The website booking runs on a best-available basis. It will have decided those seats are the best available and offered them to you. When you rejected them, they went back into the system and when re-requested tickets, it offered you these again as they are, according to its programming, the best available tickets. If these tickets were bought in between you declining and asking again, it would have offered the next-best-available tickets and so on.hydriot wrote:I've just tried a dry run for Manchester, pretending I want a top-price ticket for Evita, and it was worse than random. After I rejected a ticket and tried again, five times it offered me the same ticket again: A26 - in the front row but way over to the left.
But as you say, there aren't really any options to choose specific seats on the online system - the site would be constantly grinding to a halt as thousands of people all try to specify the same tickets.
The phones and the ticket centres allow you to specify seats, but this runs the risk of losing seats - in the time it takes to select some good seats and hold them to complete the booking, they have often been bought by someone else. It can be quite frustrating to be offered various different really good seats, then be told someone else bought them a second earlier.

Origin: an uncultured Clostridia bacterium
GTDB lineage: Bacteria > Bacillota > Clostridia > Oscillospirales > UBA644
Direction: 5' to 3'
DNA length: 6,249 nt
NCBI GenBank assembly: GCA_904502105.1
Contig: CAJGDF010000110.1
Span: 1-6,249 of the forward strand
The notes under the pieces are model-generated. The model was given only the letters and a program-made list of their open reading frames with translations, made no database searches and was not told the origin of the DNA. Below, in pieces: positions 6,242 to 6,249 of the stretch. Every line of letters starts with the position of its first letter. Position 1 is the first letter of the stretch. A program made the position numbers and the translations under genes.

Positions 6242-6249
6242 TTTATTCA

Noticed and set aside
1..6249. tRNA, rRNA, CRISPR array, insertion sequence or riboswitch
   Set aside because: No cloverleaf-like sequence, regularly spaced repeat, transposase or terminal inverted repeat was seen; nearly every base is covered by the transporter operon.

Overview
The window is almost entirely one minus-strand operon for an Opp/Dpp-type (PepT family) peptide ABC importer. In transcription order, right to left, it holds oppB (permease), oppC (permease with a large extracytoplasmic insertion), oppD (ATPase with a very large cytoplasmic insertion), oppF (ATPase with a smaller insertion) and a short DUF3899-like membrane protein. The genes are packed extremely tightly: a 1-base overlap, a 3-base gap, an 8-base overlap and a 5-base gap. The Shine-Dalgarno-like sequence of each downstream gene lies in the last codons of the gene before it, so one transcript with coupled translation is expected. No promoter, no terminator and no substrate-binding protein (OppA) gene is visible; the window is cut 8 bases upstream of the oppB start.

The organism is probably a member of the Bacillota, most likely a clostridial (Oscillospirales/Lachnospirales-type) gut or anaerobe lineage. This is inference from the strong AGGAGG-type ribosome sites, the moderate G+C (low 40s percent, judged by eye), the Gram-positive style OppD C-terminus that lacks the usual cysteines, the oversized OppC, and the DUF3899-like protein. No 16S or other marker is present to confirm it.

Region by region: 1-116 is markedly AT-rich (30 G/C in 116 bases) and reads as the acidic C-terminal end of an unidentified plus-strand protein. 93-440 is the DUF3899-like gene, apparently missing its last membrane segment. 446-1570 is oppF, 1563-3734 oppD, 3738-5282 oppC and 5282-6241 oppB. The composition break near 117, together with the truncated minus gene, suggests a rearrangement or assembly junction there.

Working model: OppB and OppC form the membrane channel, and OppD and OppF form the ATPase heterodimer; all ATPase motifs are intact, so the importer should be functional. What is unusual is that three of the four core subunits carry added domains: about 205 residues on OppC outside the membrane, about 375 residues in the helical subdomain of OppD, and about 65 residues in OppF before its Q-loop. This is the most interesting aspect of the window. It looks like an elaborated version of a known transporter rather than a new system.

For large pop events, we usually offer the best-available option first - this means we grab what the computer thinks is best and have them held to complete the booking. Often, a customer will demand that we look into the seating plan and try to get different seats. In the time it takes to do this, they've often lost the first seats offered to them and ended up further back.
This kind of thing applies more to massive events (Take That, anyone?), but it does show that there's a slight gamble in requesting a specific area. Personally, I think it depends on what the computer offers you. Usually it's very good, but it can't account for personal preference (say you'd rather be further back, but in the middle, rather than close to the front but on the side). In these cases it might be worth asking the agent to look around.
I'd recommend making yourself well acquainted with the seating plan before you book (get it here: http://www.ticketmaster.co.uk/seatingchart/189249/10862). In case you've not been to a theatre before, bear in mind that the stalls are ground floor, the circle is above the stall and the gallery is above the circle. Between rows F and Q in the stalls and from row A to G (roughly speaking) are the prime positions, but pretty much everywhere will still offer a good view.
Um... I think that's pretty much all of my knowledge exhausted. Have fun tomorrow morning!